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It seems to me that a review of currently available technology and the experience of people with disabilities in its use, should be helpful in developing kiosks that can be adequately used by most people with most disabilities. I don’t see why most kiosks can’t be accessible by the time the rules are effective.
As a person with a mobility impairment, the more that I can manage my whole travel experience without a lot of interaction with staff, the more seamless my trip will be. At present, I try to do as much as possible online, but once at the airport I still need to negotiate red caps, security personnel, gate check-in personnel,luggage handlers and flight attendants,many of whom still do not have a clear idea of how to interact with people with disabilities. The kiosks will make little impact on this.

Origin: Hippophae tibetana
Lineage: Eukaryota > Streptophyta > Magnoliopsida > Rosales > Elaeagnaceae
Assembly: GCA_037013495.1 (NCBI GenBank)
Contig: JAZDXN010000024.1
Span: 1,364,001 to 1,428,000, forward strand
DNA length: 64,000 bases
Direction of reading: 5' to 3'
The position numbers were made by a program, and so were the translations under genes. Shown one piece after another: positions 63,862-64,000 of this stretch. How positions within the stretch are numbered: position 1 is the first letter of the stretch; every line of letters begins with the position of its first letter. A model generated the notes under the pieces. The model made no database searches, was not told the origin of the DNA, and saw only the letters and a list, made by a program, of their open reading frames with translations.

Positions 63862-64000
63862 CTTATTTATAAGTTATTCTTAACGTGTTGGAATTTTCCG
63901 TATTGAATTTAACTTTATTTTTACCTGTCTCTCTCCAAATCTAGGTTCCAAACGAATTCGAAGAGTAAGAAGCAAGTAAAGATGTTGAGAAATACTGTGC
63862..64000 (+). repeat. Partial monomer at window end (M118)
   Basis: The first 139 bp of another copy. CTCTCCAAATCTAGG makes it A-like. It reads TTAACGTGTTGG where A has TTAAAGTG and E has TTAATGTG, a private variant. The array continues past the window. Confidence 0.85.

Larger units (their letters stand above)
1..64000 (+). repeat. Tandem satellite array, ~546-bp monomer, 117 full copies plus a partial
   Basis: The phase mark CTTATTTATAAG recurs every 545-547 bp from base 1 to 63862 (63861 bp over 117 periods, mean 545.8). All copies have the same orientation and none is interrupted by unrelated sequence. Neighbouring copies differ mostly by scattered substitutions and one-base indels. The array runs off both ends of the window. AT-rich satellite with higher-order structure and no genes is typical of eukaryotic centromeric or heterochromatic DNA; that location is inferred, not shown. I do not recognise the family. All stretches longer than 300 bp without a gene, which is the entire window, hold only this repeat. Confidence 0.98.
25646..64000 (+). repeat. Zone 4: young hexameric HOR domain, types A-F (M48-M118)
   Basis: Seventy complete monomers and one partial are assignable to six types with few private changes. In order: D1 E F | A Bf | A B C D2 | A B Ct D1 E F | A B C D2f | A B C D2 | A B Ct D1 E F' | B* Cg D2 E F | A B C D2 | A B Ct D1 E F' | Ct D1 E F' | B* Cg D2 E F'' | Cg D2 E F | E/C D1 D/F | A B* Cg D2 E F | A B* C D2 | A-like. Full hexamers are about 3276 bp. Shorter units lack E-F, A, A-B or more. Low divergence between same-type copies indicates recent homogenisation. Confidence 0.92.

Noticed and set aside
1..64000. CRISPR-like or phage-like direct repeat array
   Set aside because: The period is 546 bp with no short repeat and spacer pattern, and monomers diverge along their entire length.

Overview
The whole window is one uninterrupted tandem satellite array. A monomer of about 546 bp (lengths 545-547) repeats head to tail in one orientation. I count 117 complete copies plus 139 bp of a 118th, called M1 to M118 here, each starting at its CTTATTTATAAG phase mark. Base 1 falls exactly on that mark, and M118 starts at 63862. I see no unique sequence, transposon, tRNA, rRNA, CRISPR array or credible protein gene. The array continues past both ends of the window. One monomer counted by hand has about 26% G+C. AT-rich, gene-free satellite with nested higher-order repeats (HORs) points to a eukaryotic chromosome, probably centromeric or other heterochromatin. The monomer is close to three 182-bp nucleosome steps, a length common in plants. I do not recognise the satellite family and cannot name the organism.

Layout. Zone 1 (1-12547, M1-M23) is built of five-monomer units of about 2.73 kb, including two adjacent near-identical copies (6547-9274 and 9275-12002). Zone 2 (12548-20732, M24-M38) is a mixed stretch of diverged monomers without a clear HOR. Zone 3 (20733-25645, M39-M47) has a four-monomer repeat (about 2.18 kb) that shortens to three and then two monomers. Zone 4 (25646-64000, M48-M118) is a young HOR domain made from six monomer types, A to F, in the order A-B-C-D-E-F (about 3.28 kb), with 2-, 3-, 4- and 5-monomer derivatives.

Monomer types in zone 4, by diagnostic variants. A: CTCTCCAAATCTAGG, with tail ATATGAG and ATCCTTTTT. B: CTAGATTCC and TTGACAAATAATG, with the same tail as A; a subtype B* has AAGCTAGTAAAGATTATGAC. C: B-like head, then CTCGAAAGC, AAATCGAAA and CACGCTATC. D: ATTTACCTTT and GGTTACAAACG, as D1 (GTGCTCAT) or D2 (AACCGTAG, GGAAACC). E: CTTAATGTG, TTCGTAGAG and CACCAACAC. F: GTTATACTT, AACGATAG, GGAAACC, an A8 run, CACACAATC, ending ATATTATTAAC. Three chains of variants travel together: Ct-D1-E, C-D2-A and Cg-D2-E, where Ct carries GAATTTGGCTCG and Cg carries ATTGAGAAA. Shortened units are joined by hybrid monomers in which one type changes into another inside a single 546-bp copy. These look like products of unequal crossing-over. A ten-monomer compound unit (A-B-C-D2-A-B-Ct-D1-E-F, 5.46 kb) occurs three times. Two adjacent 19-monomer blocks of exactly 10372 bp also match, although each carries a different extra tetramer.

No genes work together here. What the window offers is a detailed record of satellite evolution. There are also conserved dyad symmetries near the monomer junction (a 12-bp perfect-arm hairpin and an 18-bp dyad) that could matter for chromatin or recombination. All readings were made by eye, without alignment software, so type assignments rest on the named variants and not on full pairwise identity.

Hi aews175. Can you explain a little more about your comment? Do you mean that you think that if DOT consults with people with disabilities and looks at currently available technologies, developing kiosk standards should be straightforward? What do you think about the standards DOT is proposing?
Welcome to Regulation Room, aews175. It looks like you are addressing the proposed benefits to travelers with disabilities from kiosk accessibility, which can be discussed further at the Kiosks: Benefits and Costs of Accessibility post. It would be helpful if you told DOT specifically why the benefits they list have little impact and make specific suggestions on what could be done to make your travel experience easier.